The Super Bowl is often heralded as the biggest day on the advertising calendar every year.
An estimated 113.06 million viewers in the US tuned into Super Bowl LVII on 12 February (US time), according to average audience estimates from Nielsen. These estimates were inclusive of digital and out-of-home viewing, and viewing via the Fox and NFL+ streaming apps.
But for advertisers at the Super Bowl, it’s about more than just their precious 30 seconds of air time in front of this huge audience – which they bought for upwards of $6 million USD.
Increasingly, brands are creeping their hype earlier into our calendars as they modify their investment to get bang for their buck.
We saw it happen this year when Squarespace released an early teaser on YouTube that took viewers behind the scenes of its big game commercial with actor Adam Driver.
Other brands like M&M’s and Downy used the weeks leading up to Super Bowl LVII to build momentum for a big reveal. Meanwhile, some companies left nothing to the imagination, dropping full commercials ahead of the big day, such as Google Pixel and Rakuten.
It’s a popular trend, but is drawing out audience attention really the way to go? Marketing spoke to Ogilvy’s head of influence and culture, Liana Rossi, to get the answers.
Why do brands tease their Super Bowl campaigns early?
“It feels a little like Adam Driver in ‘The Singularity’ for Squarespace – ads making ads for ads,” says Rossi.
“We’re consuming more ads than ever, so it makes sense to want to hit audiences more than once.”
The Super Bowl has evolved into something even further beyond its original larger-than-life premise. It’s no longer a one-day event, with a clear before, during and after, so teasers are becoming more commonplace, says Rossi.
“These ads are wrestling for attention, with lots of competing factors, and little idea what competitors are going to pull.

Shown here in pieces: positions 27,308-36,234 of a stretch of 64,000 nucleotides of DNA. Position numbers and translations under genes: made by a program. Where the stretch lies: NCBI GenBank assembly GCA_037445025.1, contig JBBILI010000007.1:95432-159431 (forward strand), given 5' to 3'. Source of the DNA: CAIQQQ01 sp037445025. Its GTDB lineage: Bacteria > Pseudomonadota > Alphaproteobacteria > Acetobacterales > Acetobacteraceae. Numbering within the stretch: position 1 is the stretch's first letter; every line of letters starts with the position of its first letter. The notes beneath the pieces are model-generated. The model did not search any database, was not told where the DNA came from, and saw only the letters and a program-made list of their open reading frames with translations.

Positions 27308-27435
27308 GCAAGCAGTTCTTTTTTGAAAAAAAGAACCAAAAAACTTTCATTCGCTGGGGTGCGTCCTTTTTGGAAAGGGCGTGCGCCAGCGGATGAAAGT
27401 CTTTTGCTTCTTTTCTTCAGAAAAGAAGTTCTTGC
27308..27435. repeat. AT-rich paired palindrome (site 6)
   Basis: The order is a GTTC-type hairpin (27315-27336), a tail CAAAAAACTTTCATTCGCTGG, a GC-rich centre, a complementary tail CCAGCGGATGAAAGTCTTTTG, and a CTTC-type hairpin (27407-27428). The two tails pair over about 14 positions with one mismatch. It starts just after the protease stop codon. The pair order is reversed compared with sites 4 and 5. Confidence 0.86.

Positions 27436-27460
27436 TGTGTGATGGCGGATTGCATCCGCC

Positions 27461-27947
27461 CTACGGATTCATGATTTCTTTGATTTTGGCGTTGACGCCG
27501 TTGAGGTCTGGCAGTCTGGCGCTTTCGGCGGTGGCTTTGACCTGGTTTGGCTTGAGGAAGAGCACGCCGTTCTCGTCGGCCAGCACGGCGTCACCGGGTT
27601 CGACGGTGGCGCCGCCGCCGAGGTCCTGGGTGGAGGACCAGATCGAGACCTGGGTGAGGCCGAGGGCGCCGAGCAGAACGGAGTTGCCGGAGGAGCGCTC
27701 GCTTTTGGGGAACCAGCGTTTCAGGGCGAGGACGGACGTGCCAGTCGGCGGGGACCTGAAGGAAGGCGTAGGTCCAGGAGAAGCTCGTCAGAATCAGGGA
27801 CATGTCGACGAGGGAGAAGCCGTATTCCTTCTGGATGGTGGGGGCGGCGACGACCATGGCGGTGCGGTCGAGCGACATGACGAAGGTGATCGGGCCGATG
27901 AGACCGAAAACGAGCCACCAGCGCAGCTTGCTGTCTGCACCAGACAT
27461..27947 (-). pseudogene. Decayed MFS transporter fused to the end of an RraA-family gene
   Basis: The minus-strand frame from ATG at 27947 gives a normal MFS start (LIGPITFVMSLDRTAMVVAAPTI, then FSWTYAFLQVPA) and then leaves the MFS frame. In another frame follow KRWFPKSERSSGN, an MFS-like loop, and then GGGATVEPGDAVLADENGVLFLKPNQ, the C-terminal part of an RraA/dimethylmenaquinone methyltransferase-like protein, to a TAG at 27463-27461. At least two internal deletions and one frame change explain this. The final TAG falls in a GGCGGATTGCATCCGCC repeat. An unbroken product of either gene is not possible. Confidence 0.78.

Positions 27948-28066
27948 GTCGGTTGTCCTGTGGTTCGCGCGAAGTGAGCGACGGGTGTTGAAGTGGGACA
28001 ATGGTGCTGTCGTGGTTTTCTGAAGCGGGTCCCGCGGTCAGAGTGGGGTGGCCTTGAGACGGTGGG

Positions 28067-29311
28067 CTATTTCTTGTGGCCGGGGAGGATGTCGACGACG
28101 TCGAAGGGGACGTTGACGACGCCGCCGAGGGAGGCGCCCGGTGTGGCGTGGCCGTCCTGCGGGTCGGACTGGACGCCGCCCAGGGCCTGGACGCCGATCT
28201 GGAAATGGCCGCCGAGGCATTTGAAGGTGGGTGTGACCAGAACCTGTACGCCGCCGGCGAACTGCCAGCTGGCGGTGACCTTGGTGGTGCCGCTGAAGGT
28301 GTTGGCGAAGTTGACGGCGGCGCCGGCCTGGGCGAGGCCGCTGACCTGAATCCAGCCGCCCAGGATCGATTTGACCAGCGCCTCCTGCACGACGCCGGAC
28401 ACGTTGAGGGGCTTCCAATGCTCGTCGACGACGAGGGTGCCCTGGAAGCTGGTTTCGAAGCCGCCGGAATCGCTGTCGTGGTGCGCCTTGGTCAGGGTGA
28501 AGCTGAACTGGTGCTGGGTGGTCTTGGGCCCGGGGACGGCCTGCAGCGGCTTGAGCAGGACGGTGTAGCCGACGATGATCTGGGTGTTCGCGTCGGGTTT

“Yes, the Super Bowl is a huge paid media spend, but we’re seeing the proof that it can’t be done alone. The shift in dynamics feels geared towards earned media and gathering momentum in social.”
‘The Singularity’ by Squarespace for the Super Bowl
Converting paid media into earned media
Advertisers are offering exclusives to news outlets, or promoting calls to action in teasers to whip up that fan frenzy. And featuring a celeb in their ad – as Super Bowl advertisers love to do – offers brands the added opportunity to leverage that person’s social media followers.
“While we know celebs can sell, the increased emphasis on their owned channels makes it desirable for Doritos to show up several times on Jack Harlow’s socials,” says Rossi.
“The if-you-know-you-know teaser a month ago, of a hand wearing a ring holding a chip, was a strong example of driving interest. Engaging his fandom to be able to identify his manicured nails and Private Garden diamond ring, allowed them to flex their knowledge and hook them in.”
Doritos’ Super Bowl teaser, featuring a mystery celebrity holding a chip, was a strong example of driving audience interest, says Liana Rossi.
The advantages of starting early
Starting your Super Bowl campaign early can have its perks. The first, according to Rossi, is that you’re not competing with whatever happens in the halftime show, which this year spiralled into Rihanna’s pregnancy announcement frenzy.
“There’s less noise overall in the weeks leading up, social conversations may be less competitive and there are opportunities for stories to be told in earned media,” she says.
But not all ads require teasers. If the work is good, it can “eclipse the need for those elements”.
“It really whittles down to why and what is being teased. Especially from an industry that would once have been ruined by a Super Bowl ad leak,” adds Rossi.
“So why tease? Is it who? Is it what? Is it purely the fact that the brand will be releasing an ad? With that in mind, some teasers will work hard, while others can lead the final product to feel a bit like ‘was that it?’.”
Liana recently joined Ogilvy ANZ in the newly created Head of Culture and Influence role, working in a creative and strategic consulting capacity, with a focus on leveraging influence and giving brands meaningful roles within culture. With over ten years’ experience in arts and entertainment marketing, as well as FMCG, automotive and fashion, Liana combines this experience with her expertise in culture and extensive content, social and digital knowledge.